It’s fairly well known that I like to garden and I love having fresh fruits and veggies at my disposal. I like to make my own salsa and would love to start making my own spaghetti and pizza sauces as well as some other things. And every year, I consider starting my salsa garden from seedlings… but my adventures with seedlings have always gone badly. I decided when the pandemic started along with the lockdowns, I would learn something new. I decided to learn about indoor gardening. I have wanted to try my hand at hydroponics and since seedlings are hit or miss it seemed learning about those things would be beneficial. And I killed two birds with one stone; I struggle every year to name things I might want for Christmas or my birthday despite the fact that every year people ask me about it.
After much research, I have decided to start an “indoor garden”. It will be a mix of soil and hydroponic growing mediums (methods). The fact that I could walk downstairs and grab romaine lettuce, spinach, green onions, and tomatoes for a salad any time of year just makes me happy. And if I’m going to be using soil as well as water mediums, I might as well grow some herbs as well and I love cilantro, rosemary, and garlic.
And next year, instead of scouring the countryside looking for patio tomatoes (which is actually the “proper name” of the plant we love), I could just start them from seeds. Furthermore, potatoes and onions both grow well indoors and my house eats quite a bit of each. J decided next year, he wanted to put out strawberries as well and will spend part of the fall/winter designing the gardening box for strawberries.
This means between our outdoor garden and indoor garden, we’ll be able to get fresh veggies all year round from either outdoors or the garage. Since, I’ve never grown anything using hydroponic gardening, I added a beginner’s kit to my birthday/Christmas wish list as well as the shelving units, seedling trays, grow lights, seeds, soil, plant food for indoor vegetable growing, and medium to large containers to grow larger plants in (like onions and potatoes). Which means much to everyone’s surprise, I have a list started and it isn’t even July yet.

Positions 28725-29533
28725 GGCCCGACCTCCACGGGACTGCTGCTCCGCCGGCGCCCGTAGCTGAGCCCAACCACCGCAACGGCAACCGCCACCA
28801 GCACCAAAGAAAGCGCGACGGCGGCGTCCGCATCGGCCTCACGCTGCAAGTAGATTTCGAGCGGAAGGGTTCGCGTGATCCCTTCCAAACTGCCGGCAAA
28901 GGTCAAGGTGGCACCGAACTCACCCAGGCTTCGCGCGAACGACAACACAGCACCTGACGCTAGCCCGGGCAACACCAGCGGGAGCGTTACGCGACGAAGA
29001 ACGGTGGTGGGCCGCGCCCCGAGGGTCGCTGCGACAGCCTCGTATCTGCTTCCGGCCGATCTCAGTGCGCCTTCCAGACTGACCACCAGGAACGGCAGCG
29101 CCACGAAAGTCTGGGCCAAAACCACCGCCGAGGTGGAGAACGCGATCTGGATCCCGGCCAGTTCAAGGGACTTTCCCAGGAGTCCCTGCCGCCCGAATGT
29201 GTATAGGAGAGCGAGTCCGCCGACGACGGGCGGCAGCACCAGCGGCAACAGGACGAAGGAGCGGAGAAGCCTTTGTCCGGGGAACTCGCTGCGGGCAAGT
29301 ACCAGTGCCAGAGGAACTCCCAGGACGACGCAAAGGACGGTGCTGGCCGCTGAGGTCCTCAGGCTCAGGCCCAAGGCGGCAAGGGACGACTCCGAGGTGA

And as I get used to growing using hydroponics, I can expand into more difficult vegetables. I have a book on hydroponic gardening and apparently even tomatoes and peppers can be grown via hydroponics, but they don’t recommend these veggies (fruits) for beginners – I would of course need to pollinate them myself since I don’t have a bunch of pollinators in my garage, but I already do that with my outdoor plants at times.
I am excited by the prospect of an indoor garden to go with my outdoor one and by trying hydroponics (we eat a ton of lettuce and spinach, but of course it goes bad so fast… having it fresh and available in the garage to just tear off what I want or need seems like a much more convenient system than buying it and letting it go bad in the fridge.